“Visualization is the most powerful thing we have.” – Nick Faldo

The Golf State of Mind coaching philosophy is about using everything you have to get the most out of every performance. Visualization is one of those things that doesn’t require any physical skill to learn, but as Nick Faldo says, it’s the most powerful thing you have.

Why visualize?

The world’s best athletes use the practice of visualizing a great performance before the action for a very good reason – it works!

Visualization has been proven to:

  • stimulate the muscles necessary to perform an action
  • program the mind and muscles prior to playing to increase confidence
  • control pre-round nerves and relax the body and mind
  • re-frame from negative to positive outcomes
  • Help with swing changes
  • Help recovery from injury
  • Improve concentration

The body responds far greater to images than words, both in the short term (a golf shot) and long term (our future goals). The reason is that it speaks directly to your subconscious, which is ultimately controlling your actions.

We have no control over the subconscious mind, it just responds to the images that the conscious mind feeds it. The subconscious is your belief system – if you feed it positive images, it will believe them to be real and make them more likely to become real. Let’s look at a couple of cases which support this.

In a study done at the Olympic Training Center in Colorado, they tested the effect of visualization on a group of 30 golfers.
The group was divided into 3 groups (at random) to conduct a test on the effect of visualization on putting. Each group was asked to do the exercises for the same amount of time. Firstly each group did a series of putting exercises using their normal putting technique.

After this, the first group was asked to perform the same exercises as before, but this time, just thinking about only their stroke. The second group was asked to visualize each putt in its entirety before it was hit (seeing the exact line of the putt, the speed and where on the hole it would go in). The third group was asked to visualize the ball finishing short of the hole each time. After a week the change in their results was as follows:

The group that just practiced the stroke improved by 11%.
The group that visualized each putt following its line to the hole and going in improved by 30%.
The group that visualized the ball finishing short, worsened by 21%!!!

Another great example is the story of Major James Nesmeth. For 7 years he was a POW in The Vietnam War and locked in a box barely big enough for his body. With nothing but his thoughts to comfort himself, he would imagine playing 18 holes of golf every day at his favorite golf course. He would recreate everything about the experience – the sounds of the birds, the smell of the grass, the
weather, and most importantly, the sound, feel and imagery for every golf shot he hit. Amazingly, he survived the brutal ordeal. When Major James was freed, he finally got to play a real game of golf, and shockingly, the 25 handicapper shot a 74! He had knocked over 20 shots off his handicap by simply visualizing what it was like to play better golf.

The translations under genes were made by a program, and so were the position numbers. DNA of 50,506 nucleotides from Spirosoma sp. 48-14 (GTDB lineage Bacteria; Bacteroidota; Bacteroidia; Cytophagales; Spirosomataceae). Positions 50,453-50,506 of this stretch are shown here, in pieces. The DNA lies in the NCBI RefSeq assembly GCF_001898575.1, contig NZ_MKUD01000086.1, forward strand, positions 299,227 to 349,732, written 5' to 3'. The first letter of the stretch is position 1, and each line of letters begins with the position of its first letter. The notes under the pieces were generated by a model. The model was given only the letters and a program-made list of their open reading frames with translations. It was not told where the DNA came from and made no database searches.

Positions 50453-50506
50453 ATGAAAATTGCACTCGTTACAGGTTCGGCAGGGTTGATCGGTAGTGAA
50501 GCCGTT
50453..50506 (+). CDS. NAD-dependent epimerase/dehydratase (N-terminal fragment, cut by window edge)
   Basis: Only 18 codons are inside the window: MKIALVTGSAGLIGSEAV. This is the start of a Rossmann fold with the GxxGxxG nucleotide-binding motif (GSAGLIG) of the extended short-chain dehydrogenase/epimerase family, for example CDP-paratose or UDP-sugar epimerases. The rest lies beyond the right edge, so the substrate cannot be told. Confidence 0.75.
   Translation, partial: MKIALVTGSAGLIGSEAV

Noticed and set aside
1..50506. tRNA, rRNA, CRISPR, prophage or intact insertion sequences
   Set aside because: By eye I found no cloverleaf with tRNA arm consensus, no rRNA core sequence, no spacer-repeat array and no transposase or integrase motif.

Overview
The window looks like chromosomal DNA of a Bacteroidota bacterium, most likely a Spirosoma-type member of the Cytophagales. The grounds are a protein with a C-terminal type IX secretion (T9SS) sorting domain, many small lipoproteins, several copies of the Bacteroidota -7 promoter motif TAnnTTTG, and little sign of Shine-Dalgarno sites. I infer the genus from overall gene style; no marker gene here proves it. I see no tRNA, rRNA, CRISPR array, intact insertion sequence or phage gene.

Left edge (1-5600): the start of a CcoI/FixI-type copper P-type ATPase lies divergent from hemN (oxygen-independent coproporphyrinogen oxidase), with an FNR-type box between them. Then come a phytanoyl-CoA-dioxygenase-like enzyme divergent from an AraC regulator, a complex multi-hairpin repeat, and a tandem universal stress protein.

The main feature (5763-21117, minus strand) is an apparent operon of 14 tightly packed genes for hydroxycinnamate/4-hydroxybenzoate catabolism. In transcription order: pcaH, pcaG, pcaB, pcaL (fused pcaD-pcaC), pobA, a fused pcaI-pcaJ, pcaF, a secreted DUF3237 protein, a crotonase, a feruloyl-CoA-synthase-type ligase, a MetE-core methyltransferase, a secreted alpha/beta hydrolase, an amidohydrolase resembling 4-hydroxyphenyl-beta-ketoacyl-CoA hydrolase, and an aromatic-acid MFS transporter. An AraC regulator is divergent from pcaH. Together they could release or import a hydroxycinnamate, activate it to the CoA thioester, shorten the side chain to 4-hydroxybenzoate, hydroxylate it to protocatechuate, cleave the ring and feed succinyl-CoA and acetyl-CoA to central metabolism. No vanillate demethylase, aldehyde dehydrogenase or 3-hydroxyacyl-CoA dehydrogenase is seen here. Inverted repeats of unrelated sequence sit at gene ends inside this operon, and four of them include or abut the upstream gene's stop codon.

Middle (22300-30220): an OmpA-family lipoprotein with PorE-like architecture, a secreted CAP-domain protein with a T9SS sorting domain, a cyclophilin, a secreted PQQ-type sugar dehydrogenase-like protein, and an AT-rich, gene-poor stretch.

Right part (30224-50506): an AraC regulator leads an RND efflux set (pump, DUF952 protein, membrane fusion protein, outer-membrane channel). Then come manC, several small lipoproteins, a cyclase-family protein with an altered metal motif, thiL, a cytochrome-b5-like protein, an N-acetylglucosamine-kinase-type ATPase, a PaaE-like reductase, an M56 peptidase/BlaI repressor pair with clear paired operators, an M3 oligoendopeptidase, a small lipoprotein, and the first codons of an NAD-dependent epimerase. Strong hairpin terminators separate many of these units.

The explanation for this is what sports scientists call “Functional Equivalence”. The hypothesis of Functional Equivalence is that imagining a physical action can stimulate the same parts of the brain that are used to actually perform that physical action. So imagining hitting a golf shot can be just like playing that shot in reality. It’s like practicing without being at the driving range! E.g if we were to hook you up to an MR machine and you were to close your eyes and imagine hitting a fade with a 5-iron, we would be able to detect activity in those exact muscles necessary for hitting that shot. For that reason, it’s also been proven that by simply visualizing improvements in your swing, you can teach your muscles how to do it.

But be careful, visualization can work the other way! Imagining yourself performing badly can make your real performance get worse.
There are a several different times you can benefit from visualization.

1) Before a shot
2) Before the round
3) Short-term goal visualization
4) Long-term goal visualization

Visualization exercise:
I want you to imagine playing a chip shot from about 3 yards off the green. You’ve got about 30 ft of green to work with and most of it is down-hill right to left. The pin is out. Assess the shot and play it in your mind. See everything about it.

Now answer these questions:

1. How far onto the green did the ball land?
2. Did you have an exact landing spot picked out?
3. How high was it?
4. How many times did it bounce before it started rolling on the green?
5. Was there any grain on the green?
6. Did it go in the hole?
7. Did in barely make it or did it hit in the back of the hole and bounce in?

If you hadn’t thought about any of these things, then you need to improve your visualization!